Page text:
Norway to ban aiding beggars

The scope of the law, which was originally intended to ban homeless people from begging on the street, has been extended to also criminalise those offering money or other help, outraging many in Oslo who believe they risked being charged simply for helping less fortunate people.

Inger Husby, from the Oslo suburb of Bøler, who frequently invites homeless people into her house, told NRK that she feared that her altruistic acts could also be deemed illegal should the bill pass as it is.

Vidar Brien-Karlsen, Secretary of State at the Ministry of Justice and member of the right-wing Progress Party said it was necessary to criminalise those aiding beggars, as the police needed authority to crack down on those running begging networks as an organised business.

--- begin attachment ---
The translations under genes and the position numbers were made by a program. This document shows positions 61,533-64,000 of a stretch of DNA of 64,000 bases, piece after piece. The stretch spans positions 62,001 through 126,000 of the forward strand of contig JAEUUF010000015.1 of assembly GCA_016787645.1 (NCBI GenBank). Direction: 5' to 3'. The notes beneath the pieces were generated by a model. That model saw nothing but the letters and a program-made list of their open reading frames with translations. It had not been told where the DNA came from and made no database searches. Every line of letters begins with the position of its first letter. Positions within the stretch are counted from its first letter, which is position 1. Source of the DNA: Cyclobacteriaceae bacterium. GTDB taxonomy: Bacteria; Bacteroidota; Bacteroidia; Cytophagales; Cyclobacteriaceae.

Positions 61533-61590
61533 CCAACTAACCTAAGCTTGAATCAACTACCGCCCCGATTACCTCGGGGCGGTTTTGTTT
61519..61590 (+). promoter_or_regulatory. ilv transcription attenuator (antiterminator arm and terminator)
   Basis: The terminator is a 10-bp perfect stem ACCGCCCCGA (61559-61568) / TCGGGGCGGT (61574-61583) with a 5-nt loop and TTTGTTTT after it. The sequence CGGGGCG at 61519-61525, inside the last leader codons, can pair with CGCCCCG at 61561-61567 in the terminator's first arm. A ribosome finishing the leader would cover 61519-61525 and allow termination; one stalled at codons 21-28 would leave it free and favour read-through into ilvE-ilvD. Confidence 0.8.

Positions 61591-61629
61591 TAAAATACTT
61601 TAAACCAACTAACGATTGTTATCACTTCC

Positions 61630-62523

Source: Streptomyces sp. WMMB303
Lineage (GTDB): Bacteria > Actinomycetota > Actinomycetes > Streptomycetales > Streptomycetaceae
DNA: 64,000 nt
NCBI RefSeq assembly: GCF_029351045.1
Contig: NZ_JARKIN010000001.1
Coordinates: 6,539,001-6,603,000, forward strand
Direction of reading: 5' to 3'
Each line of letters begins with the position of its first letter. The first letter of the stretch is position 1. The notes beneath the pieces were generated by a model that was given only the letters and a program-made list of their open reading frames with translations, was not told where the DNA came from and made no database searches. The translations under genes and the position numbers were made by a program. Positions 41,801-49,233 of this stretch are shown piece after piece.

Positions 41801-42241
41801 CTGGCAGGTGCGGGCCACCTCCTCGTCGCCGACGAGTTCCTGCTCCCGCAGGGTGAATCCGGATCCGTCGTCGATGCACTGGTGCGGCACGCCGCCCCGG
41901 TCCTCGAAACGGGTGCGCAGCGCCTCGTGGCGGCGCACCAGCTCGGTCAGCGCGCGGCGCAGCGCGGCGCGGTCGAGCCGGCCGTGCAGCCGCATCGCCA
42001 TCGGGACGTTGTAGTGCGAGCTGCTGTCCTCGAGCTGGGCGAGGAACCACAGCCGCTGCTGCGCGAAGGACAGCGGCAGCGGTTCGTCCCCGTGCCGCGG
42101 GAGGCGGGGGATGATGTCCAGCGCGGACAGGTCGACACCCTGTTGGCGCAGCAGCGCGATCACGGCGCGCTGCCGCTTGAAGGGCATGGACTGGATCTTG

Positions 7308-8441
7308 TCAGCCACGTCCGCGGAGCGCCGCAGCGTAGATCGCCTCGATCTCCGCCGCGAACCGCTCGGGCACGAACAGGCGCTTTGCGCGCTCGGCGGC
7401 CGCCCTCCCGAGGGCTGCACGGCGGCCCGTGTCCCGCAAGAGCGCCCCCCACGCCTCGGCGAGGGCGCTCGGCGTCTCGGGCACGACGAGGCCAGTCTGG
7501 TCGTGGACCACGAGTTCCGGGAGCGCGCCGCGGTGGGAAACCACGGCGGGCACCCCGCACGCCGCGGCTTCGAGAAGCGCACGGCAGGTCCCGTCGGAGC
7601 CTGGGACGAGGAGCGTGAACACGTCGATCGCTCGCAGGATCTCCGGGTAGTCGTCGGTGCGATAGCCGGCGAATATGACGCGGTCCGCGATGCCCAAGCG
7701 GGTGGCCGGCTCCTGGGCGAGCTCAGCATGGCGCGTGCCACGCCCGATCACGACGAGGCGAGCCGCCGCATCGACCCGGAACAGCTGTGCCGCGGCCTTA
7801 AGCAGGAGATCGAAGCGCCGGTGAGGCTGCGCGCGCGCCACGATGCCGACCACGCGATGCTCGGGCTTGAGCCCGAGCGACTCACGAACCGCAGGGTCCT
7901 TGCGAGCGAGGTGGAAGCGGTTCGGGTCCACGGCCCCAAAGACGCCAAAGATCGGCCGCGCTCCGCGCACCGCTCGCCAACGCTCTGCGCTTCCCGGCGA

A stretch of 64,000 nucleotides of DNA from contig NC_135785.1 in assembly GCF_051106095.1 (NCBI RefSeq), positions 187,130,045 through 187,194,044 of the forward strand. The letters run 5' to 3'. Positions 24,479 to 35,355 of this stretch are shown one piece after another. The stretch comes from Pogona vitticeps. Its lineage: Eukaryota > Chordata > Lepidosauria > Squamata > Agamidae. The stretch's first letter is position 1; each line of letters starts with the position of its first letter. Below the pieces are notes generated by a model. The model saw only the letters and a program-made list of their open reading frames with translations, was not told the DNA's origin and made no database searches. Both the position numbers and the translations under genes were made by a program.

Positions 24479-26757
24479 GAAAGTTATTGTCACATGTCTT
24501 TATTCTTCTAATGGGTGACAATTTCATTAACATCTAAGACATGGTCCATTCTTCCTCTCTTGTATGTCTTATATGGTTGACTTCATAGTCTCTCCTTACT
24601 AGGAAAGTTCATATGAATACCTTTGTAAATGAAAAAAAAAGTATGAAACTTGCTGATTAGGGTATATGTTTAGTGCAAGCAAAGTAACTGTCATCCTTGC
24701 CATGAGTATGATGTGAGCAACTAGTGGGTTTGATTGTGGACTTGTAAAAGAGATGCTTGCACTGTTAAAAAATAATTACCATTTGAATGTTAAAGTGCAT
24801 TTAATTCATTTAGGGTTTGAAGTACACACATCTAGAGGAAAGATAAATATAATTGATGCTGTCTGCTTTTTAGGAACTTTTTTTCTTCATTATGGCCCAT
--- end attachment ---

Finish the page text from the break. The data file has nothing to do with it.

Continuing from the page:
“That’s because part of what we want to get rid of is actively organised. We need to give the police the legal authority to crack down on people who arrange for beggars to get here, often in large groups”.

Norway’s right-wing coalition struck a deal with the Centre Party in June last year, giving them the majority needed in parliament to bring in a begging ban.

The government has sent the bill out for consultation with a deadline of 15th of February. Under the law, organised begging would become a crime, punishable with a prison sentence of up to one year. The same punishment would apply to those aiding beggars.

Source: The Local